Elizabeth Alexandra Mary Windsor, a wife, a mother, an animal lover, a mechanic, a war veteran, a head of many states and our dutiful Queen.
Her majesty has so sadly departed on her journey from this life to the next. As I write these words I, like a great majority of the English people, now live with a King sat upon the throne of England leading our kingdom and people forward for the first time in my life. I am but 25 years of age, yet I am in the same state of emotion as my 65 year old Sensei, who also has never know an England without a Queen. It is a silent and indescribable national grief we all share. Be under no illusion, the events of these days will be marked and remembered for millennia. The passing of England’s longest reigning monarch is a time of great sadness now, but these days will soon become days of profound intrigue and investigation to historians for decades, centuries and millennia to come. How blessed we were to have lived in the reign of such a universally beloved, gracious and magnanimous leader such as Her Majesty Queen Elizabeth II.
The role of a historian in the modern world is interesting to say the least. Historians today are a different breed to the library bound historians documenting the events of the world when the late Queen ascended to the throne 70 years ago. Historians who themselves were incomparable to the history documenting monks of the dark ages. Just as historians of today will seem archaic and primitive to the historians not yet born. While I may make my living working in construction, I was educated as a historian, in my mind and in my soul that is what I am. A student of the great annals of English history and a documenter of modern events. As tumultuous and eventful as the years in my short life have been, no time, no period, no days have been as significant and impactful on the course of human history, as these days we live now. In so many ways we are all historians in our own capacity. Photographing the world around us, documenting the failures of councils in endless emails about pot-holes and missed bin collections. Leaving our traces on the landscapes of world and documenting our thoughts and emotions on the ever expanding realm of the internet. Traces of humanity, evidence of life and civilisation, that will offer a window into the lives of people living today, to the historians of tomorrow. We all leave our mark on history and we all hold our place in the history of human civilisation.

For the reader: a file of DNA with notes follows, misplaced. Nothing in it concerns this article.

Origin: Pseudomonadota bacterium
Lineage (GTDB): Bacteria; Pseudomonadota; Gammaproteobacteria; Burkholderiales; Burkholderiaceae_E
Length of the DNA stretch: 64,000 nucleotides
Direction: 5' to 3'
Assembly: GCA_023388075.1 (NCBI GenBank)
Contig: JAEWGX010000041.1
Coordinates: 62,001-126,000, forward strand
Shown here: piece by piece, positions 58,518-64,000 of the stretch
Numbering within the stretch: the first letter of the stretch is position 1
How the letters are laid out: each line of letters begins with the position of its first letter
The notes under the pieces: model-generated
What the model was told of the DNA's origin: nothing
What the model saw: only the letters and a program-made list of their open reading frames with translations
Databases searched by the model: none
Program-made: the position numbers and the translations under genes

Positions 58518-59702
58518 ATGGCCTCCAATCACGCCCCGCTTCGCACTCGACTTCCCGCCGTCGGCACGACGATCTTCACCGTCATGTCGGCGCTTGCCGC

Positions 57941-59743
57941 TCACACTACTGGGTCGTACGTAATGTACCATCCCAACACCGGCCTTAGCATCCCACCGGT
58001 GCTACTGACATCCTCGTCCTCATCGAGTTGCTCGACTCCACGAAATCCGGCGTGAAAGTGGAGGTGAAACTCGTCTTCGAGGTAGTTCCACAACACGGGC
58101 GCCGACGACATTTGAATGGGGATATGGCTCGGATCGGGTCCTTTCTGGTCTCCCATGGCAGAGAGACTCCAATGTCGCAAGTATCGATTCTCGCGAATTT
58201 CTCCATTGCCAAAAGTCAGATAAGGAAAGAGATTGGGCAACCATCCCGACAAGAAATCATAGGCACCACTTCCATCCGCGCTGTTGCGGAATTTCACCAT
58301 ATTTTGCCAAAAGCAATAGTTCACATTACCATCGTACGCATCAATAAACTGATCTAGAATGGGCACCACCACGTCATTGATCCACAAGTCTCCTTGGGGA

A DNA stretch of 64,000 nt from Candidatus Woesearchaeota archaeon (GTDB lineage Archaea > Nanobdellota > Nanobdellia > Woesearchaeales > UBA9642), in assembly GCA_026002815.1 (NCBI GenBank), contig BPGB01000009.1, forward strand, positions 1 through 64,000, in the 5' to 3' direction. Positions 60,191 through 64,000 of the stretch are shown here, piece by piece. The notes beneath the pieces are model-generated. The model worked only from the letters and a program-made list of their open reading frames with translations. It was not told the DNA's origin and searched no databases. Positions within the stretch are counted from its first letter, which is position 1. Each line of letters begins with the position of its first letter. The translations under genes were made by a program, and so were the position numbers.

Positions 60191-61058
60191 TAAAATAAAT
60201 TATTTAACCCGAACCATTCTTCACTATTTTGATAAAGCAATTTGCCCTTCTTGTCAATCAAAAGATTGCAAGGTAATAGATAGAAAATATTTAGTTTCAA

Unlike a great many details of pageantry and ceremonies associated with our near 1200 year old monarchy, there is no council, no committee, no group of boffins and constitutional experts who convene to decide the title of a deceased monarch. These monikers are granted organically and over time, the names that stick are the names that are spoken by people and written down by historians who survive such leaders. Subjects of monarchs have the greatest impact upon how such rulers are remembered. Ivan the Terrible, Charles the Bald and Æthelred the Unready come to mind. The populous of a country dictate amongst themselves how leaders are remembered. People speak these names, lovingly or deridingly, and historians document the feeling of a populous toward such leaders and future historians use these titles in their own work. And thus monikers are made.
The future is uncertain, but what is for sure is that I, a humble and proud English man will forever remember my first Queen as Elizabeth the Great. Throughout the great tales of human history there are few individuals who float atop the rapidus pool of relevancy. These individuals have their moments, make their coin and are either swallowed back up by the rapids and cast back to the level of we lowly plebs, or tread water and cling to their new found positions. But few rise to the top, fight the rapids, quell the storm and cement their places in history, be under no illusion, Julius Cesar, Alexander the Great, Richard the Lionheart, Henry VIII, Napoleon Bonaparte, Winston Churchill. These are the individuals our Queen will be remembered alongside, the greatest leaders and characters of history.
So much will change, but so much more shall remain the same. For the first time in so many English lives the national anthem and poem has changed. The anthem we shall sing, with heart and voice, henceforth will be ‘God Save the King’. We children of the Elizabethan age will now go forward without the support of our kingdoms greatest monarch. It is for us now to carry the torch, wave the flag and extol the ancient virtues of England. For all the ills of our day, we should not be bitter to the state of global and domestic affairs. Let’s not be sad that the reign of Elizabeth the Great has ended, but glad that it happened and that we were bestowed the honour to having been apart of it. Be thankful and stride on with joy, that we were blessed so simply to have lived in the time we did. During the reign of such a glorious and gracious Queen.
The Queen is Dead, Long Live the King.
© Joshua Dalton 2022